China has been speeding up infrastructure project approvals this year in a bid to support an economy still impacted by the coronavirus pandemic, with work on most projects starting in the second half of 2020, helping to boost steel demand.
Over January-June, China approved 13 airport projects with a total investment of Yuan 103.96 billion ($14.71 billion), equivalent to 57% of total approvals in 2019, according to S&P Global Platts analysis.
Meanwhile, 19 railway and urban rail transport projects were approved over the same period, with 12 more expected to be approved soon. The length of these projects combined is 4,638 km, equivalent to 77% of the total length approved last year, Platts analysis showed.
Construction of the projects, which will mainly last from 2020 to 2025, will require 23.8 million mt of steel in total, Platts estimates.
China has also been boosting its fiscal support to help speed up infrastructure construction.
It is set to issue Yuan 3.75 trillion of local government special bonds in 2020, up from Yuan 2.15 trillion in 2019. Over January-June, about 60% of the annual quota had been issued.
The special bonds must be invested in infrastructure rather than in property related projects. Some 64% of special bonds issued in 2019 found their way into the property sector, and thus failed to boost infrastructure growth. The Chinese government is being stricter this year, according to industry sources.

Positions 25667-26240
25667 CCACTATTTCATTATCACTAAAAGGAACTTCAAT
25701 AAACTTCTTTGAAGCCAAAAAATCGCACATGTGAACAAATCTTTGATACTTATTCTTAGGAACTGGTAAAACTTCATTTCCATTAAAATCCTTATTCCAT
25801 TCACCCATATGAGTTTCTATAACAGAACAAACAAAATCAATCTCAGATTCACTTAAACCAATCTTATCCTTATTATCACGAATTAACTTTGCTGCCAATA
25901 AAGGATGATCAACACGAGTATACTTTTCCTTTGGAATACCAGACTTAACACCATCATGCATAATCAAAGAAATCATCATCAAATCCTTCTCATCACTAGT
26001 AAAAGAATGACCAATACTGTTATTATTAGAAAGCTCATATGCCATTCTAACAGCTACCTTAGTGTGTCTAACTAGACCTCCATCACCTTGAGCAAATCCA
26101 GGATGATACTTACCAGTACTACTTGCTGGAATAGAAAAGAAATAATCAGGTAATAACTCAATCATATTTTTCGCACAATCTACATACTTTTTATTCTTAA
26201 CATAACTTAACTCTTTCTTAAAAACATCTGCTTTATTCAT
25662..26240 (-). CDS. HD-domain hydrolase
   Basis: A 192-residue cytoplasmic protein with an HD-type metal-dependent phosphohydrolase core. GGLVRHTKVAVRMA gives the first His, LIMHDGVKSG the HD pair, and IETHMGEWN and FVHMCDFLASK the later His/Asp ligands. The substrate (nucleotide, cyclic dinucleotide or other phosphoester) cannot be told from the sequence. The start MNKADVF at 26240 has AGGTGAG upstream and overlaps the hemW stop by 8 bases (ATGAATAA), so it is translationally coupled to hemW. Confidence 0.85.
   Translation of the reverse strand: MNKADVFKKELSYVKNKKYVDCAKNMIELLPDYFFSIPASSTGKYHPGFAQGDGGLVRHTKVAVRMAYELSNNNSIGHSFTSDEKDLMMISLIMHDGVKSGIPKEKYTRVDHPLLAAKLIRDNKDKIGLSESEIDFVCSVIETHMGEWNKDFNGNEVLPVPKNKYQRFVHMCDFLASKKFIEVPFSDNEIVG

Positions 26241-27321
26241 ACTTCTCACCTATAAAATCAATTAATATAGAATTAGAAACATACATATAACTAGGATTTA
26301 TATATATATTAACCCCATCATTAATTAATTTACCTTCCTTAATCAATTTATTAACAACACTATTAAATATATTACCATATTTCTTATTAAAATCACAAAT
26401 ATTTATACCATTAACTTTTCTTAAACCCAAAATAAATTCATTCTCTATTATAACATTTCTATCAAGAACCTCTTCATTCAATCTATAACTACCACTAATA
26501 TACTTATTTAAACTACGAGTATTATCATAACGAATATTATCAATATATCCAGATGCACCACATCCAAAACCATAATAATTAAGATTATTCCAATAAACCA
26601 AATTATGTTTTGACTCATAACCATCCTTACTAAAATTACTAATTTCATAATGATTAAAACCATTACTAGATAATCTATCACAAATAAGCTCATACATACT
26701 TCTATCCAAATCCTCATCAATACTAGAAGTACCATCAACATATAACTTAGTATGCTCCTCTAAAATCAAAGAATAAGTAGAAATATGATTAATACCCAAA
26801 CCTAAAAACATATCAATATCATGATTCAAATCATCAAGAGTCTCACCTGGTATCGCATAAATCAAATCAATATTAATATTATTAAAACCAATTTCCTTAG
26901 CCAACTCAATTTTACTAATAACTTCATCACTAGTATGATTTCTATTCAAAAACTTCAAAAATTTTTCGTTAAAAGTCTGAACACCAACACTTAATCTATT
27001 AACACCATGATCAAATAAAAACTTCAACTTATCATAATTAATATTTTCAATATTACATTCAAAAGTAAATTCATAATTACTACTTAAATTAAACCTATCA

Infrastructure construction has already generated strong steel demand since April, due to improved fiscal support, and because developers and builders have been rushing to make up for lost time over February-March when the country was in lockdown.
The construction rush is expected to be completed by June, but continuous fiscal support and sufficient newly approved projects will ensure sustainable strong steel demand in the infrastructure sector in H2 2020.
Some steel market sources expect China's infrastructure investment to increase by around 10% year on year in 2020, from minus 6.3% over January-May. Steel demand from infrastructure construction, therefore, is likely to grow even stronger in H2 than in Q2 2020.